When we look at ancient bronze in museums, we usually see dark, corroded surfaces. Modern sculptors and costumers often deliberately imitate this look, leaving surfaces rough or coating the metal in green or brown coatings. Early Greek poets are explicit about how they preferred bronze to look:
The great hall is ablaze
with bronze; ranks of bright helmets
cover the ceiling and spill
white horsehair crests, ornamentation
for masculine heads. Glistening
metal greaves, legs’ ramparts
against the arrow’s force,
hang on the wall on unseen pegs.
Fresh linen corslets
and hollow shields clutter the floor;
here are blades from Chalcis;
here, belts in abundance and tunics.
From the moment we took on this job,
these are things we could not forget
Alcaeus of Mytilene, fragment 140 Voigt, as quoted in book 14 of the Deipnosophistae of Athenaeus. Most scholars estimate that Alcaeus lived somewhere within 50 years on either side of 600 BCE; Athenaeus lived 800 years later.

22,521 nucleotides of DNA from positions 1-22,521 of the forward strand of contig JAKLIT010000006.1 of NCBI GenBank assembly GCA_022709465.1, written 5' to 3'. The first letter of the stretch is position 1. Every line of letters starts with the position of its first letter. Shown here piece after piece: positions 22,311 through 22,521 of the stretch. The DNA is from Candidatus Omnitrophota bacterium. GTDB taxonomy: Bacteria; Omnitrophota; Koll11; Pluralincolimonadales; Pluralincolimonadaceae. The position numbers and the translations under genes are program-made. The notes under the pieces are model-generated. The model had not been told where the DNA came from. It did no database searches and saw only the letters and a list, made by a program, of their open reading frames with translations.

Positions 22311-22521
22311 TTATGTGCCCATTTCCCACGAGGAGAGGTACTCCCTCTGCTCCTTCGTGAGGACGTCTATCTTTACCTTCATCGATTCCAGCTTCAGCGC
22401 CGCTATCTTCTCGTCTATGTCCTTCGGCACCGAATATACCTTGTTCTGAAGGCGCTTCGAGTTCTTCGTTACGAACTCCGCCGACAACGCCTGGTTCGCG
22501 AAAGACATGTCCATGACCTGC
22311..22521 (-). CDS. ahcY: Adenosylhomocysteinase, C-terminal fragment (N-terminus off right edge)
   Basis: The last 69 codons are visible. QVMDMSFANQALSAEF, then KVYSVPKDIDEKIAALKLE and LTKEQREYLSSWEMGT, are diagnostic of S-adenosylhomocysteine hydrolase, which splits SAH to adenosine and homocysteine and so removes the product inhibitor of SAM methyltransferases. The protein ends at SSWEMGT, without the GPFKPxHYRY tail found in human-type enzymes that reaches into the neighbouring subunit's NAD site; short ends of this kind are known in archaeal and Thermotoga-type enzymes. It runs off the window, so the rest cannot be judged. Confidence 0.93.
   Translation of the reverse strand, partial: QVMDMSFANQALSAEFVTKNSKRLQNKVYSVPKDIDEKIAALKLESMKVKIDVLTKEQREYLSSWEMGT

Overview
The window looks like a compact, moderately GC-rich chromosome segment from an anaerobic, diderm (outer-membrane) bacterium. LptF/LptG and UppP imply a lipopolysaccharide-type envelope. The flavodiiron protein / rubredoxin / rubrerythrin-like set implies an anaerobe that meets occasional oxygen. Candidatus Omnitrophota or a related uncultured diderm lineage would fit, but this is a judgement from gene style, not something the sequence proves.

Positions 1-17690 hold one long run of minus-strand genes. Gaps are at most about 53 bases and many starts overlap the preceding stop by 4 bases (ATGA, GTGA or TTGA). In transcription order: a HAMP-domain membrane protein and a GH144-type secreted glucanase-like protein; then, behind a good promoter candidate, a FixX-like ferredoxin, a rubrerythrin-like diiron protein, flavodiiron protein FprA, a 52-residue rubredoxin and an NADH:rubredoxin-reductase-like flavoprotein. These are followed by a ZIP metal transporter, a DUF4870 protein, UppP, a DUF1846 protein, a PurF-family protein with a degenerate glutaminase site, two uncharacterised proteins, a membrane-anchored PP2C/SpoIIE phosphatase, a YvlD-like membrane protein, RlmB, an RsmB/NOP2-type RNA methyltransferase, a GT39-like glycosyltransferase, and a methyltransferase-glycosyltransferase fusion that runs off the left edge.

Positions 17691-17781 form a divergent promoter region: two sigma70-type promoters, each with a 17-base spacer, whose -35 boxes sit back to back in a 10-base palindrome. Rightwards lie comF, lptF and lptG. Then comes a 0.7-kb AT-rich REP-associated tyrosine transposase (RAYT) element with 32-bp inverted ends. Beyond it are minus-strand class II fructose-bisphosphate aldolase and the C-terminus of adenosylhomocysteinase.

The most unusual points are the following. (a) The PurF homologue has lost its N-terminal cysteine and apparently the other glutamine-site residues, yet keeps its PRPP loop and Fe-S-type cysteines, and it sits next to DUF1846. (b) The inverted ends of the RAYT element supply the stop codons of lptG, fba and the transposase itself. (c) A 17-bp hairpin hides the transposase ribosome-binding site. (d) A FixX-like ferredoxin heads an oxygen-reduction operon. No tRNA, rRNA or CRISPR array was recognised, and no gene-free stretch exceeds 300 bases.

Translation by David Mulroy, Early Greek Lyric Poetry (Ann Arbour, Michigan: University of Michigan Press, 1992). I quote his translation because he lets his readers see how each of the broken fragments of Alcaeus’ work was preserved. A verse quoted to ornament a work on a different topic is different from a paraphrase is different from a scrap of papyrus pulled from a dump. In this case, Athenaeus thought that the poem showed that Alcaeus was more proud of manliness than poetry, and used his poems to urge men to be brave.
M.L. West has another prose translation in Greek Lyric Poetry (Oxford World’s Classics); if readers know of any good translations into verse, please suggest them in the comments!